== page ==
2011-12 Catalog

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Offering Description

Political Economy and Technology: Robots, Racism and Revolution


Spring 2012 quarter

Anthony Zaragoza political economy
Fields of Study
African American studies, American studies, agriculture, community studies, cultural studies, economics, history, international studies, philosophy of science, political economy, political science and sociology
Preparatory for studies or careers in
education, labor, community and global justice, social services, history, law, nonprofit work, political economy and informed civic participation.

We might think of political economy as the study of who has what, why it's like that, how it came to be that way, and how to change it. At the same time, we might consider technology to be any tool or set of tools a person or group of people devises to solve a particular problem as they define it. With these broad definitions in mind, many questions emerge: Is technology neutral? Who is the economy for? What is the relationship between technology and the economy? What is the relationship between new productive forces and politics? What are the impacts of new practices or ideas on culture and society? Can these be considered technologies? This program is designed to look at these and other related questions.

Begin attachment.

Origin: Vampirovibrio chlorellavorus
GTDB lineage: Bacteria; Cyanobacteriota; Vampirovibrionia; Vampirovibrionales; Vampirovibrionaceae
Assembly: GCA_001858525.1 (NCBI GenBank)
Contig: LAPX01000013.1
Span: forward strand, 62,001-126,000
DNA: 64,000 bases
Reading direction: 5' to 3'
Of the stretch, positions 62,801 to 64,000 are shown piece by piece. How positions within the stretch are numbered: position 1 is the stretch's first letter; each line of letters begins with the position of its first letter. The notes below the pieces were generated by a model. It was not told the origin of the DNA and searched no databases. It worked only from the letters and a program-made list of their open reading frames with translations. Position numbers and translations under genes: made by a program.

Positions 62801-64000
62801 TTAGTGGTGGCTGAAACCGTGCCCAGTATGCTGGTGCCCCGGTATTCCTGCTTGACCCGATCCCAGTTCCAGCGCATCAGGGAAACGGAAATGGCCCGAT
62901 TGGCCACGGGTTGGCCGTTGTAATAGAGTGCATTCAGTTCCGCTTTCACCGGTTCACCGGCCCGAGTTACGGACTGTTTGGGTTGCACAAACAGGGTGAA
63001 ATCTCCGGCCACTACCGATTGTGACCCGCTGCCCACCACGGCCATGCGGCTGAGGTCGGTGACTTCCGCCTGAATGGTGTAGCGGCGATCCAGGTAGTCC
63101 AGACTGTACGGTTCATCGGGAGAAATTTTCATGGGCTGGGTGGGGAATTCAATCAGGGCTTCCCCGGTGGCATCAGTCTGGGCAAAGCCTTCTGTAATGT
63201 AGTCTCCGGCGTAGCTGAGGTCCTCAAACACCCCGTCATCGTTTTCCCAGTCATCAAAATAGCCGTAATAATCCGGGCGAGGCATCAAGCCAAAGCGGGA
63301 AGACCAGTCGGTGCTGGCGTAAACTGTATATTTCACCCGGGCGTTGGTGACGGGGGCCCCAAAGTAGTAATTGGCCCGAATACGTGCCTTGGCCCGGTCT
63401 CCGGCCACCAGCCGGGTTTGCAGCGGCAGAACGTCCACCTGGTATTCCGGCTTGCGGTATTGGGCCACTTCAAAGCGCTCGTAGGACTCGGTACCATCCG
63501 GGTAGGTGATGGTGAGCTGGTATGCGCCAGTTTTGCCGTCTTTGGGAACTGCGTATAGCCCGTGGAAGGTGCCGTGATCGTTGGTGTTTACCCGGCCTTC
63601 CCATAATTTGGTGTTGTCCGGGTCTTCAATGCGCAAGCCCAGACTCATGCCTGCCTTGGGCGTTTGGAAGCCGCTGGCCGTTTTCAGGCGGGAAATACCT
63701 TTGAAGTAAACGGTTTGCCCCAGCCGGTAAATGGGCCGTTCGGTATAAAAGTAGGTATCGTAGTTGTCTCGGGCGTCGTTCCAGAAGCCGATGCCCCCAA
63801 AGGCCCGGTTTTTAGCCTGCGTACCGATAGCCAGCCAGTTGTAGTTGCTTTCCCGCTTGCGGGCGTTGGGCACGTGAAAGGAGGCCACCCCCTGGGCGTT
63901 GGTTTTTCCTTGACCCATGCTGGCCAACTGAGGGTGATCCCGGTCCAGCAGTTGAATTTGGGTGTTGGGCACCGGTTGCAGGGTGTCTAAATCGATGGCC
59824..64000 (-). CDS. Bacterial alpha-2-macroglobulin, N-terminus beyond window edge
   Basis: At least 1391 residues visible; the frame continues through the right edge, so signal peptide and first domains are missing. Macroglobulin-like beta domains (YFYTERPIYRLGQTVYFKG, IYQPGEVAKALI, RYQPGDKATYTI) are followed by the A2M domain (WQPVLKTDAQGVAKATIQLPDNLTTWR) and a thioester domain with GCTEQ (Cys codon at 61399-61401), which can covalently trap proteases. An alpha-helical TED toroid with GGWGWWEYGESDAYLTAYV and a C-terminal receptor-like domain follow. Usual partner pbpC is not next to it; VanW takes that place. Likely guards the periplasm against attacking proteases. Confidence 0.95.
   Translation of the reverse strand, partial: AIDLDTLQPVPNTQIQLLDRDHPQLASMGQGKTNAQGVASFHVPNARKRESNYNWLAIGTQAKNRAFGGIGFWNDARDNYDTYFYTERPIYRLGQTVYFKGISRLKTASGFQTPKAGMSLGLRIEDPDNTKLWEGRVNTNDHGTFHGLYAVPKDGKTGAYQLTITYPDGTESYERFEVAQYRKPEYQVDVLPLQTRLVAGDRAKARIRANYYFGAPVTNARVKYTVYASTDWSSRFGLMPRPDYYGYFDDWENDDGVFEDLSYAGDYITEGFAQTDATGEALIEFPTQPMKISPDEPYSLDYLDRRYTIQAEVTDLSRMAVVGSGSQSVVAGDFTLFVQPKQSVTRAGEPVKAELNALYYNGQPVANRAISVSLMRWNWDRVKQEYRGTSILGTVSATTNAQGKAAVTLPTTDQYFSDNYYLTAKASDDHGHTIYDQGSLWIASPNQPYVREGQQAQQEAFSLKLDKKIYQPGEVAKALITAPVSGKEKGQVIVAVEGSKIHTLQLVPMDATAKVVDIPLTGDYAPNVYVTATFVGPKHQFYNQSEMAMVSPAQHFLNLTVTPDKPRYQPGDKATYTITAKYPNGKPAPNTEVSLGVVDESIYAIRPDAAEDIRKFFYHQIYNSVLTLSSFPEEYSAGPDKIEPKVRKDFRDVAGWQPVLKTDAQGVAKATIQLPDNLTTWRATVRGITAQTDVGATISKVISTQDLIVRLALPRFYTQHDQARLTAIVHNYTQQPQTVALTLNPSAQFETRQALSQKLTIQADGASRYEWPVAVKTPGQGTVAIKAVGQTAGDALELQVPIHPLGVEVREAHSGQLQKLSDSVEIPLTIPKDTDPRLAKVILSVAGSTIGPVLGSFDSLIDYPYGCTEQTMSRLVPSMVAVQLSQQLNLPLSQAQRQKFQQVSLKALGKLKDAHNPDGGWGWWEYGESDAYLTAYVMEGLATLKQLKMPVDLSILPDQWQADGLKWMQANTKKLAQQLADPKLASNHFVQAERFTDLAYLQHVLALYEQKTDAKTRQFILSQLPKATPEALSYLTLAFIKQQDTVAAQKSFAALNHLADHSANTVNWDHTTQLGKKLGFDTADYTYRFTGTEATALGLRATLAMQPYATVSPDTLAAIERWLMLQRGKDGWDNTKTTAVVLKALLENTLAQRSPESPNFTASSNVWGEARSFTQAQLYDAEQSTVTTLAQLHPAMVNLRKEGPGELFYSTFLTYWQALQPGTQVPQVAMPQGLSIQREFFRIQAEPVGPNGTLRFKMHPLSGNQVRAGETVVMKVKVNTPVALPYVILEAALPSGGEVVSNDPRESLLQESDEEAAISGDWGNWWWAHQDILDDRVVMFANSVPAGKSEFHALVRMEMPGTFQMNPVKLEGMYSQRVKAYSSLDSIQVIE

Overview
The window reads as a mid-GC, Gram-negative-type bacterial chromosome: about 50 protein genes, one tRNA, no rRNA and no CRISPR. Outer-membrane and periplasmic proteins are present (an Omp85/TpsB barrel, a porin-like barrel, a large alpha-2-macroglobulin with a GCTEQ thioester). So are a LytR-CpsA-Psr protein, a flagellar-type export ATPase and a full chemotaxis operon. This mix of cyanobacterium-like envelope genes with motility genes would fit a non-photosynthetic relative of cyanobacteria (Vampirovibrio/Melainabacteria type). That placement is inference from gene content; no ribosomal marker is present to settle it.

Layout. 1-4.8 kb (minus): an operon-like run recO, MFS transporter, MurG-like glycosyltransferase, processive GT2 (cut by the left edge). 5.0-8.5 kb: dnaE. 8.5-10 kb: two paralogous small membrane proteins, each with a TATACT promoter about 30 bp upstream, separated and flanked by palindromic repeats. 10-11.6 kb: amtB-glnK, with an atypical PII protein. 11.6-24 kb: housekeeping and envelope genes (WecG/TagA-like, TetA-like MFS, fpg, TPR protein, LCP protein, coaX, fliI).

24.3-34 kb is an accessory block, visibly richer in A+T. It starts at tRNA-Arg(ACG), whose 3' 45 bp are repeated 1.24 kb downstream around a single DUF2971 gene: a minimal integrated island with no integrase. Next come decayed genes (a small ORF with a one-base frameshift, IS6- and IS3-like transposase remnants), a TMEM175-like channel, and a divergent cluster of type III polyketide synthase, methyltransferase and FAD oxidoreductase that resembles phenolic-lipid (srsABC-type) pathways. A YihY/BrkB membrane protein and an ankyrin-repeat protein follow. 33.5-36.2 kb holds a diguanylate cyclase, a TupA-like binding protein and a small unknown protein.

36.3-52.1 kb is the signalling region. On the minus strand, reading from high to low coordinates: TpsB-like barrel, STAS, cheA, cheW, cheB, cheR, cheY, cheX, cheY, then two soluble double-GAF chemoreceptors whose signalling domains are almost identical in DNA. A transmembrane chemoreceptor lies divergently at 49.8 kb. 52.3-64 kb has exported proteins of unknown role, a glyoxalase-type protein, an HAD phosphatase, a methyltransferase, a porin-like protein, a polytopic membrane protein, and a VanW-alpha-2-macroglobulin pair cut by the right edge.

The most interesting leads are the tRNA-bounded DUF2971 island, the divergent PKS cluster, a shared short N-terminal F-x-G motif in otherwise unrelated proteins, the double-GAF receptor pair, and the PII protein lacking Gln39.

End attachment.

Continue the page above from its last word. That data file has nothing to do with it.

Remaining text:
First, we will develop a working definition of technology. Over the course of the quarter we'll focus on technological development in both the scientific and social sense to further explore the relationship between political economy and technology. One area for our examination will be revolutions in productive technologies, from the agricultural and industrial revolutions to the computer and robotics revolution. Here we will examine early tools leading us up to more recent innovations such as Taylorism, Fordism, mechanization and automation. Another area, perhaps slightly less intuitive, will be the development of ideas such as the social construction of race and the evolution of racism as a technology used as a central tool in the political economic evolution of capitalism. Throughout the quarter an ongoing theme will be how people have reacted to such basic changes in the economic landscape and used technologies to organize to improve their situation or transform the world in which they find themselves.

Students will be expected to write summary-responses for each book and a final synthesis paper toward the end of the quarter. We will also have various small projects and hands-on workshops.

Online Learning
Enhanced Online Learning
Greener Store
Required Fees
$100 for field trip costs.
Offered During

Program Revisions

Date Revision
September 26th, 2011 This program is no longer offered.